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Sunday, May 19, 2024

Black metal fans descend on Oslo

While thousands of Norwegians left town this week for traditional Easter ski trips or other holiday pursuits, fans of black metal music from all over the world were pouring into Oslo, for five days of concerts and some unusual sightseeing in an area known for making black metal history.

Crowds cheer at an earlier Inferno festival. This year's gathering of black metal fans in Oslo will be the biggest ever, organizers say. PHOTO: VIKTOR JÆGER

The black metal fans are in Norway to attend the 10th annual “Inferno Festival.” It features 46 concerts this year at various locations around town including the Viking Ships Museum. Newspaper Dagens Næringsliv (DN) reported that the festival had sold 1,200 passes and an equal number of tickets to individual concerts, more than double the amount back in 2001.
Fully a third of those attending the Inferno Festival are international visitors. “People are coming not only from around Europe, but from Egypt, Japan, Mexico, India, the US and South Africa,” Runa Lunde Strindin of the festival staff told DN.

The Viking ships museum is one of the venues of the Inferno festival taking place in Oslo over the Easter weekend. PHOTO: VIKTOR JÆGER

And they won’t only be attending concerts. The festival also offers seminars, meetings and some special sightseeing, all linked to Norway’s equally special role in the black metal music industry. Norway has produced some of the world’s most well-known black metal bands and one of them, “Mayhem,” is among those scheduled to perform at Inferno.

‘Mayhem’ founder miffed
Its founder, Jørn Stubberud, told newspaper Dagsavisen this week, though, that he’s not happy either with the sightseeing program or with a seminar featuring author Håvard Rem, who is launching a book on Norwegian black metal’s history. Stubberud claims Rem failed to interview him for the book. “How could he write a history book without going to the sources?” Stubberud asked, hinting that he was inclined to show up at Rem’s appearance “and ask him some uncomfortable questions.”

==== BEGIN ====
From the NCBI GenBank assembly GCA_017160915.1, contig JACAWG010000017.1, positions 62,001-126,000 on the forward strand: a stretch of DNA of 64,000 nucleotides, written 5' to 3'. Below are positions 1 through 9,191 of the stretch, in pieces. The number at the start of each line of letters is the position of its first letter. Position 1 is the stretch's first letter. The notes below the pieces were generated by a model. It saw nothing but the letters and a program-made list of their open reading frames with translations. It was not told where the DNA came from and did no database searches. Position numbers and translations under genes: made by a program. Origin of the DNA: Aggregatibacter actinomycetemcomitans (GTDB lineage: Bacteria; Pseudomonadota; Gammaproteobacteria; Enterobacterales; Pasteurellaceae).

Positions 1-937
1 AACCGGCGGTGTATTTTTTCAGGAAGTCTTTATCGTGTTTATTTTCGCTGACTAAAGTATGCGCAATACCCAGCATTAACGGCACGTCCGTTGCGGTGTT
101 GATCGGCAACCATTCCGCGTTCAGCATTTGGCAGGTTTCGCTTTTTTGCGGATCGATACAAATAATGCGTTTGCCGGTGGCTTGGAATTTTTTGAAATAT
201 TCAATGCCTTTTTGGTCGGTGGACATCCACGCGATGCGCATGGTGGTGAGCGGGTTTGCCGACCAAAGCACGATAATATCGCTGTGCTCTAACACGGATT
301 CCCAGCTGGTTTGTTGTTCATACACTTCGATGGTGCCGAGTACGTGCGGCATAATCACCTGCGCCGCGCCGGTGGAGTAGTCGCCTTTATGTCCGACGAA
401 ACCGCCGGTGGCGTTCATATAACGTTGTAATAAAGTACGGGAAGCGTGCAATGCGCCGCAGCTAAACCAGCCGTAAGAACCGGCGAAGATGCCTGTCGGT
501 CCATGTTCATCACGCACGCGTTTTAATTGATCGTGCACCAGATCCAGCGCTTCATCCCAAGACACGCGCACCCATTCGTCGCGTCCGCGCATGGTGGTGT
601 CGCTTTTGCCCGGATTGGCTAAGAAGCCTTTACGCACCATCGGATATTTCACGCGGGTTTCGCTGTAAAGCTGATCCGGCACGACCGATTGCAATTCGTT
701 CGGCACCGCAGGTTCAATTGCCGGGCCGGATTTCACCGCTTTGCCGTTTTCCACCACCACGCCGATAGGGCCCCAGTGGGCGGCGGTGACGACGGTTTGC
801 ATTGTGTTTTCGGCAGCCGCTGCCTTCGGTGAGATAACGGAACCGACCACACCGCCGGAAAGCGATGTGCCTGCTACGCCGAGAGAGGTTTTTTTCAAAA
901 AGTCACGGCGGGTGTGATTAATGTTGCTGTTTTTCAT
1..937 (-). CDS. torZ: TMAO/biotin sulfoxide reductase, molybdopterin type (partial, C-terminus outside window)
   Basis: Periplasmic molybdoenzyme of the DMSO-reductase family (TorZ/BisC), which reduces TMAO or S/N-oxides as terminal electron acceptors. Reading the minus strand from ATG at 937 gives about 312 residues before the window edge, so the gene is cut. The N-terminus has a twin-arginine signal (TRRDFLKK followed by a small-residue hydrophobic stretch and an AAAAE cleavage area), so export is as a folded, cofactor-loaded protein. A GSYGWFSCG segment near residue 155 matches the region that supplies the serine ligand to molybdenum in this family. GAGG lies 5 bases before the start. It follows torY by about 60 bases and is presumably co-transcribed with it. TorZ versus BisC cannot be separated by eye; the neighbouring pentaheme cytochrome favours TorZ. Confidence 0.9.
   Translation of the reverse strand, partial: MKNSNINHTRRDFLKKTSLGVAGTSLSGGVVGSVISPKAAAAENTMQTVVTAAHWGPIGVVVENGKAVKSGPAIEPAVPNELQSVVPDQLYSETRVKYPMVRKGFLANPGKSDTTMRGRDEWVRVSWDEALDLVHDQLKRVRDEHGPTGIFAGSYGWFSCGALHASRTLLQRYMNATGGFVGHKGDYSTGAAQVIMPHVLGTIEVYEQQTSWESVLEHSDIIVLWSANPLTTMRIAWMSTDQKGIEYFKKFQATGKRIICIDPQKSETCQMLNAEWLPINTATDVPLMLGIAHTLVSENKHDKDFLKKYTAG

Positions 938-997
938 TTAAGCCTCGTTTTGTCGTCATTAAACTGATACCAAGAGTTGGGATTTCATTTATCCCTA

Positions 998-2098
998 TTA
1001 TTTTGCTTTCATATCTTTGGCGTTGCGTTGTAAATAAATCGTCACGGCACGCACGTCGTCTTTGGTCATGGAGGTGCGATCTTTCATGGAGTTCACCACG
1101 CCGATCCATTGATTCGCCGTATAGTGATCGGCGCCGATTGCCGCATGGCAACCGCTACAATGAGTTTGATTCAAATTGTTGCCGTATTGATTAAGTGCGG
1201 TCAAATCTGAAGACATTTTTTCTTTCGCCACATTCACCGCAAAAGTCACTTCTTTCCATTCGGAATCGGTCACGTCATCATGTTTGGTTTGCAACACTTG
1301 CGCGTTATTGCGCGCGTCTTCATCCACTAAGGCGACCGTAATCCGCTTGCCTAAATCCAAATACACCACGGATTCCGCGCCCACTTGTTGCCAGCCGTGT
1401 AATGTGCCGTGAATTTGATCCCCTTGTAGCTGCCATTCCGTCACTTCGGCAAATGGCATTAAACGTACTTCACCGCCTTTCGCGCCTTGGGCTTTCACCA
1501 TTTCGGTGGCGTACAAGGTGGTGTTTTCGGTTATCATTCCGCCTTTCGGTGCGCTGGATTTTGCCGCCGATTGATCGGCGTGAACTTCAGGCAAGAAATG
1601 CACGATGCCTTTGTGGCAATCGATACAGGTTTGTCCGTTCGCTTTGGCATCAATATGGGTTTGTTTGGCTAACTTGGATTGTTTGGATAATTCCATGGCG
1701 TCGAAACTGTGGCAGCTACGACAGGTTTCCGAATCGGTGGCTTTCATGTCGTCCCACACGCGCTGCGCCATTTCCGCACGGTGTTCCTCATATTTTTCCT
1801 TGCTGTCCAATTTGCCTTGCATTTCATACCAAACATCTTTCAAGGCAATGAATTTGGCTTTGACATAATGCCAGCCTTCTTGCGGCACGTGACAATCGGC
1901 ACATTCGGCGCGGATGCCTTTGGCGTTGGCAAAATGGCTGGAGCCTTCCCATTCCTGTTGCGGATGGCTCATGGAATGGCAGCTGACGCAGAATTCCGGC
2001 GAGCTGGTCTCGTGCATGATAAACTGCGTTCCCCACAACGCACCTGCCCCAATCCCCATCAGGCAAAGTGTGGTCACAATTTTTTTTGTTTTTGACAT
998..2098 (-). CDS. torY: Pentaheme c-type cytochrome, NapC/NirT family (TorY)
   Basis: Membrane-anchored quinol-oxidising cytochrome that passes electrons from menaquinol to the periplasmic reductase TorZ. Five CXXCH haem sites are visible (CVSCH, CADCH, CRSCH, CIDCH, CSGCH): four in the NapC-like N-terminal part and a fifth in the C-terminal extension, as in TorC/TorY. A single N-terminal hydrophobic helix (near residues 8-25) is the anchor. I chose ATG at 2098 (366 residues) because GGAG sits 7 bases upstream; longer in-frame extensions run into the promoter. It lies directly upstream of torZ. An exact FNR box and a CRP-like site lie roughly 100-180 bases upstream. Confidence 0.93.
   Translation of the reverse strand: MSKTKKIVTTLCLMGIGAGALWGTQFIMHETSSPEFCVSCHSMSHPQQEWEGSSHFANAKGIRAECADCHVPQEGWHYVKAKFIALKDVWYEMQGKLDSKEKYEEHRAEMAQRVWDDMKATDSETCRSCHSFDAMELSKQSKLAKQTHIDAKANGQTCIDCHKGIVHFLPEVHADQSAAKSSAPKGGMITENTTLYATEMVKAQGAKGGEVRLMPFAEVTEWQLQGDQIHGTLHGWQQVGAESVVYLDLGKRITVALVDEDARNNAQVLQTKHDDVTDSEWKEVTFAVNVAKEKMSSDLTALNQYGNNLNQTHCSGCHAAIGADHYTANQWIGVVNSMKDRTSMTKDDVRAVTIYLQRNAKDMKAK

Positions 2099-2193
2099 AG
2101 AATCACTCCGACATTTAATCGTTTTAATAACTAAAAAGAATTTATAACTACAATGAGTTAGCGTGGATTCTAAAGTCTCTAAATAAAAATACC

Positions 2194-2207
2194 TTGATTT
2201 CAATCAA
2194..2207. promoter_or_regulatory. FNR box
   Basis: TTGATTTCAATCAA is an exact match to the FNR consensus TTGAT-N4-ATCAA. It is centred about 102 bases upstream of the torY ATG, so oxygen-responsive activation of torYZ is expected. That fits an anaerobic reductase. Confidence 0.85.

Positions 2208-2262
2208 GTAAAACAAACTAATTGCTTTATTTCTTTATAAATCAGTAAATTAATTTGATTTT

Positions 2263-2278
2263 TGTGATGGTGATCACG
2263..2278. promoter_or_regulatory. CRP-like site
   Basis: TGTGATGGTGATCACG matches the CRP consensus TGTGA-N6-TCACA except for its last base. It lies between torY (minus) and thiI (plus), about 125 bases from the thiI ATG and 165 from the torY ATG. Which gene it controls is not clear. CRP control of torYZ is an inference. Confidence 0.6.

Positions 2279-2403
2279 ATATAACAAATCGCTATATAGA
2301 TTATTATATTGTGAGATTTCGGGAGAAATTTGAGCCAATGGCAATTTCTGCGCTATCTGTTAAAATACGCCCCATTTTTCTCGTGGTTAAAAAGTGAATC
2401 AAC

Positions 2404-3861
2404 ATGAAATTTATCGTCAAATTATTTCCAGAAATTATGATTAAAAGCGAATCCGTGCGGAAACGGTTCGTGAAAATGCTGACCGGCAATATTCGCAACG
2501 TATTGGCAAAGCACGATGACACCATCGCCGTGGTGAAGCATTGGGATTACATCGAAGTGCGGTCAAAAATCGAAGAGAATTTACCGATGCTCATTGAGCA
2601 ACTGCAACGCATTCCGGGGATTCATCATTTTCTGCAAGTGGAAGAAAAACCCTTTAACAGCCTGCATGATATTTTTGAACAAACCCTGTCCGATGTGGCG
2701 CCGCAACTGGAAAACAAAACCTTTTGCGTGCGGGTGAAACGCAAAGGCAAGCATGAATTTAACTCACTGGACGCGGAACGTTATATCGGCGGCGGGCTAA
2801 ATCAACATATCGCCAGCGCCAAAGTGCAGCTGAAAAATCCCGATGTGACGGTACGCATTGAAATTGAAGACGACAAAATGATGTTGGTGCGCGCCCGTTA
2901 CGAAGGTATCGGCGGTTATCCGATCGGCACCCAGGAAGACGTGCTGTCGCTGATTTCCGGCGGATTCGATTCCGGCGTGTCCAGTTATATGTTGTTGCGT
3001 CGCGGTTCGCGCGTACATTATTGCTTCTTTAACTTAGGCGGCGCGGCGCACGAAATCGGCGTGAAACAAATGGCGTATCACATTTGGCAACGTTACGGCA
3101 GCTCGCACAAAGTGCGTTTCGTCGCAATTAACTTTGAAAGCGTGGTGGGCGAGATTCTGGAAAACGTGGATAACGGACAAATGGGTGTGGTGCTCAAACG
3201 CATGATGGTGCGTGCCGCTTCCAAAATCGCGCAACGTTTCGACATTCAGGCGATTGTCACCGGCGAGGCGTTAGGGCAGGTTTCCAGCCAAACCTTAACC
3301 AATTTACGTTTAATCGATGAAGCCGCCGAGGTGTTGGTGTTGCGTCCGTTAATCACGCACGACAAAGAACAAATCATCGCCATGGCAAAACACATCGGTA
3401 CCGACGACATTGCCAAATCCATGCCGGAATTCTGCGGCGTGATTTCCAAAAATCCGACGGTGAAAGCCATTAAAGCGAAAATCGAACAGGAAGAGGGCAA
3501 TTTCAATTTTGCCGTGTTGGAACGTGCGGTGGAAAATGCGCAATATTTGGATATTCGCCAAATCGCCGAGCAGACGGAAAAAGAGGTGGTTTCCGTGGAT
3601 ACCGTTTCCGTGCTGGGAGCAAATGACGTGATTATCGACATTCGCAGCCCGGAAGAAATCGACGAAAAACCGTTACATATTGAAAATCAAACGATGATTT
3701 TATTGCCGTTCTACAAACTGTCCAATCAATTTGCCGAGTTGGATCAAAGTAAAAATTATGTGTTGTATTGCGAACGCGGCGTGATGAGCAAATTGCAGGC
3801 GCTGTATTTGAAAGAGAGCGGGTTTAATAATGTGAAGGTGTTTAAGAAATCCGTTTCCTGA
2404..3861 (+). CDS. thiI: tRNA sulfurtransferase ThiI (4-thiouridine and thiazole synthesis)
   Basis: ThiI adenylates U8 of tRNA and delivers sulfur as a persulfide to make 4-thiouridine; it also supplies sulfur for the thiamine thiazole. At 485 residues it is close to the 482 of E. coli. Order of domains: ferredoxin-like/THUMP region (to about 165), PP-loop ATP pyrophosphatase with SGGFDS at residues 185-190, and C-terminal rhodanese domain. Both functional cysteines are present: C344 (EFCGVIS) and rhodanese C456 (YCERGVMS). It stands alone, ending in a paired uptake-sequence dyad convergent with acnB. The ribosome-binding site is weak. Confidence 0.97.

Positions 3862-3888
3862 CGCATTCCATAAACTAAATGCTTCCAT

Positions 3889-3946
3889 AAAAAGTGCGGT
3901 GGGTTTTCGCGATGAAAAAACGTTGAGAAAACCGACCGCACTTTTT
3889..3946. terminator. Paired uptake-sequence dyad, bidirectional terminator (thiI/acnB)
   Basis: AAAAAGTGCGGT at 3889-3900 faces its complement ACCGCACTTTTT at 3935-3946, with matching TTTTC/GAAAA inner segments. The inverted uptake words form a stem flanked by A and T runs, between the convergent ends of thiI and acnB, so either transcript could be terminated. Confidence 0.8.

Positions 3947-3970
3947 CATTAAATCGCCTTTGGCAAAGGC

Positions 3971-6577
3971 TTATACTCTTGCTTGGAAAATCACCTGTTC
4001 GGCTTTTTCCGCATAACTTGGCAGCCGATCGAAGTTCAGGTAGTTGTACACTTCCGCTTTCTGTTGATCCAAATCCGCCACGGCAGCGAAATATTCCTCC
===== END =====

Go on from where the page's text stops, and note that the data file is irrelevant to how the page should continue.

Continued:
Stubberud was most offended by the sightseeing, which involves driving festival goers around the Oslo area in a bus to show them, for example, the house where Mayhem was founded, the record company run by Stubberud’s Mayhem partner Øystein Aarseth before Aarseth was murdered by another black metal musician, Varg Vikernes, and the Oslo apartment building where Vikernes stabbed Aarseth.

Also reportedly on the sightseeing tour was the Holmenkollen Chapel, which was rebuilt after being burned down. Vikernes was convicted not only of murdering Aarseth but also for burning down churches around Norway in the 1990s.

Stubberud said he later got over his irritation and agreed to headline at the festival, where he was due to perform just after midnight on Good Friday at the Rockefeller concert hall downtown. “When they’ve sunken so low that they operate Hollywood-style sightseeing around Norwegian black metal, I should rather laugh about it,” Stubberud told Dagsavisen.

More mainstream appeal
Once considered “extreme,” black metal since has begun appealing to a more mainstream crowd, and one band, “Keep of Kalessin,” not only took part but won a semi-final of Norway’s Melodi Grand Prix this winter, part of the run-up to the pop-oriented Eurovision Song Contest. Most black metal acts have moved beyond the days of throwing bloody pig heads into the audience, for example.

Stubberud concedes his band “has never been more popular than today,” noting that Mayhem will set off on a concert tour later this year in Eastern Europe, South American and the US. The music, he claims, was built “from the bottom up, using cassettes and copy machines.”

“There are no big corporations standing behind us,” he told Dagsavisen. “It’s just the musicians themselves, and when folks have connected with black metal, they’re getting something genuine.”

Views and News from Norway/Nina Berglund
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